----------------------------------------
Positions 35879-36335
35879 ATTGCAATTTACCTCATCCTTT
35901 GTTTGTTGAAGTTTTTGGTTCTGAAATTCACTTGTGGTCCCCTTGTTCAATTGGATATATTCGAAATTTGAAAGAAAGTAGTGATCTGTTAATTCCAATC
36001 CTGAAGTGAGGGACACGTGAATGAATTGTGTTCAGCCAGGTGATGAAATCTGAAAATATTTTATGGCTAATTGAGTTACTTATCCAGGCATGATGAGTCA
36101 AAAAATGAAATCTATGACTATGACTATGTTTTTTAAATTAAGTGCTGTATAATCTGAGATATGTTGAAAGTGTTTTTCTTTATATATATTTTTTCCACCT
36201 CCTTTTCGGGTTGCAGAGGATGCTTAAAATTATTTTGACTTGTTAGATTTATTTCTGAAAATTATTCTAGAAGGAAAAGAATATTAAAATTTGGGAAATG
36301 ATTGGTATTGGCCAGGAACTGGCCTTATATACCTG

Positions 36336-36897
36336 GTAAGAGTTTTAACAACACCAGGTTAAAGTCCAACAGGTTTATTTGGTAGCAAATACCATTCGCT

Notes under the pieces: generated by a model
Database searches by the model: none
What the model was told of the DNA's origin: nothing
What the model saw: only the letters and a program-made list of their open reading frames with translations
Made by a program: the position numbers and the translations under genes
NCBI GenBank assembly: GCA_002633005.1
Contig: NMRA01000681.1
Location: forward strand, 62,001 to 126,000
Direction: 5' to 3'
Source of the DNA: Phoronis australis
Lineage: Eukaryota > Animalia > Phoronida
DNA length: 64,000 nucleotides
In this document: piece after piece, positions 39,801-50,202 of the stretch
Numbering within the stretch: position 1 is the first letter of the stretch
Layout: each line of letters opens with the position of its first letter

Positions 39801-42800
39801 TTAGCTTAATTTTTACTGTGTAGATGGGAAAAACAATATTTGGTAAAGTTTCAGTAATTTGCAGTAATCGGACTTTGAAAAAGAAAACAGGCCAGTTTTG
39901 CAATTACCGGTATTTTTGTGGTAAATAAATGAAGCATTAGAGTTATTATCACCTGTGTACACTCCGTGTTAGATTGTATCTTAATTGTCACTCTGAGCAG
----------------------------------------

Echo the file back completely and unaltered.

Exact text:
Positions 35879-36335
35879 ATTGCAATTTACCTCATCCTTT
35901 GTTTGTTGAAGTTTTTGGTTCTGAAATTCACTTGTGGTCCCCTTGTTCAATTGGATATATTCGAAATTTGAAAGAAAGTAGTGATCTGTTAATTCCAATC
36001 CTGAAGTGAGGGACACGTGAATGAATTGTGTTCAGCCAGGTGATGAAATCTGAAAATATTTTATGGCTAATTGAGTTACTTATCCAGGCATGATGAGTCA
36101 AAAAATGAAATCTATGACTATGACTATGTTTTTTAAATTAAGTGCTGTATAATCTGAGATATGTTGAAAGTGTTTTTCTTTATATATATTTTTTCCACCT
36201 CCTTTTCGGGTTGCAGAGGATGCTTAAAATTATTTTGACTTGTTAGATTTATTTCTGAAAATTATTCTAGAAGGAAAAGAATATTAAAATTTGGGAAATG
36301 ATTGGTATTGGCCAGGAACTGGCCTTATATACCTG

Positions 36336-36897
36336 GTAAGAGTTTTAACAACACCAGGTTAAAGTCCAACAGGTTTATTTGGTAGCAAATACCATTCGCT

Notes under the pieces: generated by a model
Database searches by the model: none
What the model was told of the DNA's origin: nothing
What the model saw: only the letters and a program-made list of their open reading frames with translations
Made by a program: the position numbers and the translations under genes
NCBI GenBank assembly: GCA_002633005.1
Contig: NMRA01000681.1
Location: forward strand, 62,001 to 126,000
Direction: 5' to 3'
Source of the DNA: Phoronis australis
Lineage: Eukaryota > Animalia > Phoronida
DNA length: 64,000 nucleotides
In this document: piece after piece, positions 39,801-50,202 of the stretch
Numbering within the stretch: position 1 is the first letter of the stretch
Layout: each line of letters opens with the position of its first letter

Positions 39801-42800
39801 TTAGCTTAATTTTTACTGTGTAGATGGGAAAAACAATATTTGGTAAAGTTTCAGTAATTTGCAGTAATCGGACTTTGAAAAAGAAAACAGGCCAGTTTTG
39901 CAATTACCGGTATTTTTGTGGTAAATAAATGAAGCATTAGAGTTATTATCACCTGTGTACACTCCGTGTTAGATTGTATCTTAATTGTCACTCTGAGCAG